Gun control signed into law
[ST. PAUL, MN] – Governor Tim Walz last week signed historic gun safety measures into law, including universal background checks and a red flag law that allows law enforcement to intervene when someone is at high risk of injuring themselves or others with a firearm. Governor Walz and Lieutenant Governor Peggy Flanagan were joined by former Congresswoman and gun violence prevention advocate Gabby Giffords, legislators, and gun safety advocates to celebrate the action taken to address gun violence.
“As a veteran, gun-owner, hunter, and dad, I know basic gun safety isn’t a threat to the Second Amendment – it’s about keeping our kids safe,” said Governor Walz. “There’s no place for weapons of war in our schools, churches, banks, or anywhere else people are just trying to live their lives. Today is about taking meaningful action to create a safer future for our kids, and I am proud to sign this commonsense, life-saving legislation into law.”
“As a mom, I am very clear that our first responsibility to our kids is keeping them safe. With this historic budget, we are going to do just that,” said Lieutenant Governor Flanagan. “By signing a red flag law and universal background checks into law, we are saving lives and building a better, more hopeful future for our kids.”
Universal Background Checks
The bill requires a background check for private party transfers of pistols and semiautomatic weapons. A background check is not required for a private transfer of a hunting rifle or between immediate family members. Both parties must retain a copy of the record of the transfer for 10 years.
Extreme Risk Protection Orders
Extreme risk protection orders, also known as “red flag laws,” allows a family member, guardian, city or county attorney, or police chief to intervene when someone is at high risk of injuring themselves or others with a firearm.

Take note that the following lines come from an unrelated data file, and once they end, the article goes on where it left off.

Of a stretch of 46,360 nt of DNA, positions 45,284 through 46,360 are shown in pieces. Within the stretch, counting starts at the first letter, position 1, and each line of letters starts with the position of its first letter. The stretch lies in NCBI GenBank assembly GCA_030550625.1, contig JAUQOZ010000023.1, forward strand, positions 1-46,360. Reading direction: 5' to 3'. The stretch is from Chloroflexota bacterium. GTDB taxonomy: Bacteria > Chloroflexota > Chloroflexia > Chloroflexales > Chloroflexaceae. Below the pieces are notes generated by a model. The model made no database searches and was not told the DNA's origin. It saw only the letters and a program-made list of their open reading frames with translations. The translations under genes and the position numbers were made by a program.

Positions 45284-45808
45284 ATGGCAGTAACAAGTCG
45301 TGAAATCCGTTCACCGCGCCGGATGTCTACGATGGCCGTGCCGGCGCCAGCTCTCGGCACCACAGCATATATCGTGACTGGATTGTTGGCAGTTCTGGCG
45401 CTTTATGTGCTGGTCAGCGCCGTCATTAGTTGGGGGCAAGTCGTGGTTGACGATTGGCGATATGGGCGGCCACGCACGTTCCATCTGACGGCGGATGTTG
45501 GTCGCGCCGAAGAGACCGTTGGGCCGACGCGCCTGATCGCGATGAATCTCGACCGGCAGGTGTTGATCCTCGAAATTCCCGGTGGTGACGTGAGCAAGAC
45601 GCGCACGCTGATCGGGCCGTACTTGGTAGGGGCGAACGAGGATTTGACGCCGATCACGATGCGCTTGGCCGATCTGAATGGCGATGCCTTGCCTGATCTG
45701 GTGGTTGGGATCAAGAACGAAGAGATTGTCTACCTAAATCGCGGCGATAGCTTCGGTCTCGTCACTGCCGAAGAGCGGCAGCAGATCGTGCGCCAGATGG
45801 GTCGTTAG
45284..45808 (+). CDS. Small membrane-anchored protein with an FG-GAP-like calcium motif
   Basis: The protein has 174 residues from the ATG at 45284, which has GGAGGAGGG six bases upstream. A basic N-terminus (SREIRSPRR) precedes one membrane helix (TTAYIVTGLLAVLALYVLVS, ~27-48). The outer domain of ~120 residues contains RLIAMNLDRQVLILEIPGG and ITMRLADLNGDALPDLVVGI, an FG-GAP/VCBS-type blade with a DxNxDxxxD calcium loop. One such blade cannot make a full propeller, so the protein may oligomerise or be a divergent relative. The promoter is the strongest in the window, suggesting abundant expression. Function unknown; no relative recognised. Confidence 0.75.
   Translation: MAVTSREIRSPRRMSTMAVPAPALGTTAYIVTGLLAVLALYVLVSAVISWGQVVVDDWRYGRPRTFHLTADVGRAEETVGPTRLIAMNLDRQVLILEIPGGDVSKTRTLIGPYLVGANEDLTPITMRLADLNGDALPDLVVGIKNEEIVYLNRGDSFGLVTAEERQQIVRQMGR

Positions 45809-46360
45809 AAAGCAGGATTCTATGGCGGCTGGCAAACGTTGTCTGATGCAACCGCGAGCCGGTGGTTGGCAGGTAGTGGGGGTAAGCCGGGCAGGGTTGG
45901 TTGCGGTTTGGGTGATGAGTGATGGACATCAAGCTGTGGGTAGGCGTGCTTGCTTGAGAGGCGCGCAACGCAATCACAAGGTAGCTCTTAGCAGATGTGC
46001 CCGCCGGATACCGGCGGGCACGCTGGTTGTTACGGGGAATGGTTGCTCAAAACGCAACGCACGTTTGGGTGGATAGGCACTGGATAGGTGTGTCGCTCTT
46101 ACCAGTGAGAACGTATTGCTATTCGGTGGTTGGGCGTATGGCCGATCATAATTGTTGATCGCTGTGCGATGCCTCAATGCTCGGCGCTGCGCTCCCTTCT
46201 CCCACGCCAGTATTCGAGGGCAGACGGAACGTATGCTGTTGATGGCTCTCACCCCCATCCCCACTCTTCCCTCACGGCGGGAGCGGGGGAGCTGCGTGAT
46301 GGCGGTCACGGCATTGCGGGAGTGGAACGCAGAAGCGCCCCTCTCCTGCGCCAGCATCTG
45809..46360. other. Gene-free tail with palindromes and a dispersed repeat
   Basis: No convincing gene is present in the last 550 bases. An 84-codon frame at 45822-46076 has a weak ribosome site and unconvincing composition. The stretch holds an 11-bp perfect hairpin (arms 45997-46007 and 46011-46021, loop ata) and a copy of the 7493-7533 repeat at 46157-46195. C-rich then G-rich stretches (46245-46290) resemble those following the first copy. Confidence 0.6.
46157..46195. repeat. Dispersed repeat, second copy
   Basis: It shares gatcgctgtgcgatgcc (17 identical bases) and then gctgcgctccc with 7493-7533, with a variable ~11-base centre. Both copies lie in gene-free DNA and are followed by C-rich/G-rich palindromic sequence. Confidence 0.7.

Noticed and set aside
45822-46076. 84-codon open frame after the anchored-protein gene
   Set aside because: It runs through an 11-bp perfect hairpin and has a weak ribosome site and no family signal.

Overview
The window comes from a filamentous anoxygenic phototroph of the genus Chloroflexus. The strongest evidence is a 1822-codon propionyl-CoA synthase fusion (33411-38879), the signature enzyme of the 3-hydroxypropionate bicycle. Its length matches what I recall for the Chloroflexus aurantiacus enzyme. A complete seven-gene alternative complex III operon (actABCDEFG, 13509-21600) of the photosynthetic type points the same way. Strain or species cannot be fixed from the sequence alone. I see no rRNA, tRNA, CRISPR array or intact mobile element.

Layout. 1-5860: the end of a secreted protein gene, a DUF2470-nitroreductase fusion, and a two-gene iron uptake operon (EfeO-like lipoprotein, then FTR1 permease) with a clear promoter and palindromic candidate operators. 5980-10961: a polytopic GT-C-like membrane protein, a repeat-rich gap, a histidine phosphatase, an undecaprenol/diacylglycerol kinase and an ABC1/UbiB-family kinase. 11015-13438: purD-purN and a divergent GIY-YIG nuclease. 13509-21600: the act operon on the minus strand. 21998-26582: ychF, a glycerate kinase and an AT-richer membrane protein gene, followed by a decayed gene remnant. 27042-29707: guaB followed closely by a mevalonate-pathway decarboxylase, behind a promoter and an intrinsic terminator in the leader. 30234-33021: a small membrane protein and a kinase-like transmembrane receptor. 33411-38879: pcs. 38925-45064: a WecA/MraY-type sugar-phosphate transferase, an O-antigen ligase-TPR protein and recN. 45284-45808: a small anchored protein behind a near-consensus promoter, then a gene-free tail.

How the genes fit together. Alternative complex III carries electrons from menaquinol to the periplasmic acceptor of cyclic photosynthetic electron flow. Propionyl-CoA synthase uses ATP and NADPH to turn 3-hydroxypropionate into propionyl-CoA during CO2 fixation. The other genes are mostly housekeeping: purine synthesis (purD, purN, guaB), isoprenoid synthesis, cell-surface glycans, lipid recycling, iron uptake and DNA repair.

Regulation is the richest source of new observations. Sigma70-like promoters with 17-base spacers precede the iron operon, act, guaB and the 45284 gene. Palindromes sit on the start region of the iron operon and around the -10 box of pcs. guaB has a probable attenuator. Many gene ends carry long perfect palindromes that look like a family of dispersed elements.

Bureau of Criminal Apprehension
The bill invests over $43 million over four years for the Bureau of Criminal Apprehension (BCA) to combat violent crime statewide. This investment will provide increased funding for BCA lab analysis, analytics supports, and to continue partnerships with local law enforcement.
Limiting No-Knock Warrants
The bill limits the use of no-knock warrants. These warrants can only be allowed if either the search cannot be executed while the premises is unoccupied or the occupants in the premises present an imminent threat of death or great bodily harm to the officers executing the warrant or other persons.
Providing funding to reimburse counties for the costs of sexual assault examination kits, to fill the gap in federal victims of crime act funding, and for the BCA to meet a 90-day goal for forensic evidence exam turnaround times.
The bill establishes the Office of Missing and Murdered Black Women and Girls to promote the safety and success of Black women and girls through training, advocating for systems change, and ending violence against and trafficking Black women and girls.
Investing $87.2 million to help ensure evidence-based practices, bring community supervision systems up-to date with needed funding across the three delivery systems, and provide state funding to tribal governments.
$70 million for the Office of Justice Programs (OJP) to provide grants to community-based crime prevention programs. Eligible grantees include organizations that support victims of gun violence, youth support, violence interrupters, homelessness support, neighborhood watch, re-entry programs for incarcerated individuals, and community and faith-based projects.
Providing $5 million in fiscal year 24 for the new Intensive Peace Officer Education & Training Program. Local law enforcement agencies will be able to receive grants so they can pay education and training costs, in addition to paying the candidate
a salary while they are in training.
$35 million over two years in juvenile-justice efforts. This includes funding for youth-intervention grants, dual status youth programs, restorative justice grants, increasing the capacity of OJP’s Youth Services Office, establishing a new office at OJP for Restorative Justice, and funding an innovative pilot program in Ramsey County for juvenile home placement and treatment.
Ensuring incarcerated individuals have access to free phone calls for family and friends.
Increased funding to the Department of Human Rights to strengthen their investigative capacity, legal team, settlement monitoring team, and equity and inclusion in state contracting work. These investments will support the Department’s vision to make Minnesota a state where everyone can lead lives fully of dignity and joy.